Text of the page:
"(a \"b\" #hash((c . d)))"

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2 points by zck 1448 days ago | link

> To play devil's advocate (and/or nihilist), why do you need that? Error messages in Arc are already universally this way, so it's expected behavior that the messages look crappy. :P

Because I'm not satisfied with crappy behavior. It makes readability worse, and debugging harder.

I'll take a look to see if I can catch it better; reading over my code, some of it does seem to be convoluted, if working. I've never quite been happy with how the failure messages are calculated; if that changes, I can easily change how we handle printing the errors.

Other than the double-quote issue, I don't recall other big reasons to use to-readable-string. I'd certainly be a fan of removing code, if I can make it work. It would bring my macro:function ratio below 1:1 again, which would be awesome. :)

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2 points by akkartik 1448 days ago | link

The reason to use 'write rather than 'display is precisely so that things can be pasted into the repl. All you should have to do is 'read and 'eval the entire error string.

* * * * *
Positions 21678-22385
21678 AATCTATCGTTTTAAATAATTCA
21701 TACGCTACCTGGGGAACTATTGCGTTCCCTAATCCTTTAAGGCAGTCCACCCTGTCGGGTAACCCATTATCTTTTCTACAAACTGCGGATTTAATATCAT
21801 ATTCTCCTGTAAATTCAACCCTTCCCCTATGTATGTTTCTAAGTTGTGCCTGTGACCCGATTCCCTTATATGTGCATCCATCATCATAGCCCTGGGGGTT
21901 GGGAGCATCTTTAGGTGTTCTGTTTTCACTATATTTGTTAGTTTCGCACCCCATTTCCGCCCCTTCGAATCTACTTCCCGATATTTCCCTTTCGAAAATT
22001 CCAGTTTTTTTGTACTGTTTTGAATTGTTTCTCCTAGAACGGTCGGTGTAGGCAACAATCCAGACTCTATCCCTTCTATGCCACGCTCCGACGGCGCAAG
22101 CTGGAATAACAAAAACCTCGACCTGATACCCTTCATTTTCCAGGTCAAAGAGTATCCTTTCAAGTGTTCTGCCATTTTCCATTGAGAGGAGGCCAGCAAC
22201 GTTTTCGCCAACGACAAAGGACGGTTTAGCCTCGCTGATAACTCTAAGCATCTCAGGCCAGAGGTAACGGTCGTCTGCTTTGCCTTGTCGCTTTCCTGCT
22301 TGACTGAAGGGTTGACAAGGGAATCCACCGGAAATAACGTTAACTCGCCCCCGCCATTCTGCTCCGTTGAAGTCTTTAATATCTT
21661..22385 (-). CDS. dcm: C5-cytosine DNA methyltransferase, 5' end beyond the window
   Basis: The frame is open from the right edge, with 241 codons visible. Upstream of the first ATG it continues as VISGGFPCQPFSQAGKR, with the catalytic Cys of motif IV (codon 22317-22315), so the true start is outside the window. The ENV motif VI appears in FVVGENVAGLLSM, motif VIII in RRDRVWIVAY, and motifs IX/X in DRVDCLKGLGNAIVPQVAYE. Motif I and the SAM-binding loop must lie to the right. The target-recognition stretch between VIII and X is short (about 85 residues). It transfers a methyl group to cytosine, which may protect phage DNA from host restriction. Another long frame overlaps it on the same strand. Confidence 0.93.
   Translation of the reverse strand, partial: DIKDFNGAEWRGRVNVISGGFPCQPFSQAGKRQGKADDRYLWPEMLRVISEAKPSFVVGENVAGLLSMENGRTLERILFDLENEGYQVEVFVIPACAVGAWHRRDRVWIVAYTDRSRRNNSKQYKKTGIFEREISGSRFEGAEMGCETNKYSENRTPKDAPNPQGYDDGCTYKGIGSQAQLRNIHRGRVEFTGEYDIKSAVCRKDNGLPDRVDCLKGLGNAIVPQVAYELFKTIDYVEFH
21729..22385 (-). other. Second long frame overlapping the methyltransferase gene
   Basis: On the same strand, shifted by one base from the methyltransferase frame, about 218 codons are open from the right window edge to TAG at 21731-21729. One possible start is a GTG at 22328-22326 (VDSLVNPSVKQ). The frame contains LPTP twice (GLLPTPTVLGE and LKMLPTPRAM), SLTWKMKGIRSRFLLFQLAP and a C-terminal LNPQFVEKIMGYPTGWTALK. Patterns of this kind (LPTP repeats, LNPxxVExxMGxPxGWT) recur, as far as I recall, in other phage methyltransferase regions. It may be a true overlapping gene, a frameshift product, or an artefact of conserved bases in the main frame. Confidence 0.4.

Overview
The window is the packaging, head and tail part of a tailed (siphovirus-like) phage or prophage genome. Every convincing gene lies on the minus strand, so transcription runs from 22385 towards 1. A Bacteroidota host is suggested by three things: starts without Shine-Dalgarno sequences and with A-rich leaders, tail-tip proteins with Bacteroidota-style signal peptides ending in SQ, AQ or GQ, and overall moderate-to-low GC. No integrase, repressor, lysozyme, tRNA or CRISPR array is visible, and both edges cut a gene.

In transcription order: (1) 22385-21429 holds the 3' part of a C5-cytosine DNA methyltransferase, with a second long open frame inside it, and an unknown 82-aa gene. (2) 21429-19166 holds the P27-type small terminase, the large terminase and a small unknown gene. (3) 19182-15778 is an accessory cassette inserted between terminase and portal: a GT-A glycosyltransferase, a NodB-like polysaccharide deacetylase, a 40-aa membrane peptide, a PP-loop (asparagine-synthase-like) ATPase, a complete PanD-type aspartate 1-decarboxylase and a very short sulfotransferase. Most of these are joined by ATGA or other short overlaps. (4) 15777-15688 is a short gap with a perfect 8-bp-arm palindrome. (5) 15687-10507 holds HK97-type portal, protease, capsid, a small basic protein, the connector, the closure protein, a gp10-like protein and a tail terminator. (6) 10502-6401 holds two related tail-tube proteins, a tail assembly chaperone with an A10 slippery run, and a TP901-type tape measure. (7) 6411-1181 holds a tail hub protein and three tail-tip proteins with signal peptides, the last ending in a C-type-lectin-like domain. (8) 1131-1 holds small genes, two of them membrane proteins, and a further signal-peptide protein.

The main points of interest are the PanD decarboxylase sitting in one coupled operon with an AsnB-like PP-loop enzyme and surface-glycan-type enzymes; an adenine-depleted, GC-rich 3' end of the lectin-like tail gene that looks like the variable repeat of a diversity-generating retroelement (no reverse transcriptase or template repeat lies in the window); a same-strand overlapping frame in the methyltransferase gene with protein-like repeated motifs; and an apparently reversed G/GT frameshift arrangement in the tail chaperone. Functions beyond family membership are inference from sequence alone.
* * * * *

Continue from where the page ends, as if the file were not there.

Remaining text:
But there's definitely something busted about this. In anarki:

  arc> (= x "abc")
  arc> (err x)
  Error: "abc"           ; ok, looks good
  arc> (= x 'abc)
  arc> (err x)
  Error: "error: abc"    ; whaa..
There's also a long-standing issue that's bothered me before:

  arc> (= x "abc")
  arc> (err x " shouldn't be a string")
  Error: "abc \" shouldn't be a string\""
You're right, that's pretty ghastly. It should print:

  Error: "abc" shouldn't be a string
or:

  Error: "\"abc\" shouldn't be a string"
I'm still mulling what the culprit is here, but I don't think it's write vs display.

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4 points by rocketnia 1448 days ago | link

The culprit is that 'err is defined to be Racket's 'error. It looks like every single use case of 'error is discouraged for one reason or another in the Racket reference:

http://docs.racket-lang.org/reference/exns.html#%28def._%28%...

- (error sym) creates a message string by concatenating "error: " with the string form of sym. Use this form sparingly.

- (error msg v ...) creates a message string by concatenating msg with string versions of the vs (as produced by the current error value conversion handler; see error-value->string-handler). A space is inserted before each v. Use this form sparingly, because it does not conform well to Racket’s error message conventions; consider raise-arguments-error, instead.

- (error src frmat v ...) creates a message string equivalent to the string created by

  (format (string-append "~s: " frmat) src v ...)
When possible, use functions such as raise-argument-error, instead, which construct messages that follow Racket’s error message conventions.

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2 points by rocketnia 1447 days ago | link

Er, I knew it was weird for me to say "'err is defined to be Racket's 'error," but I just realized, that factoid was in the original post of this thread. :-p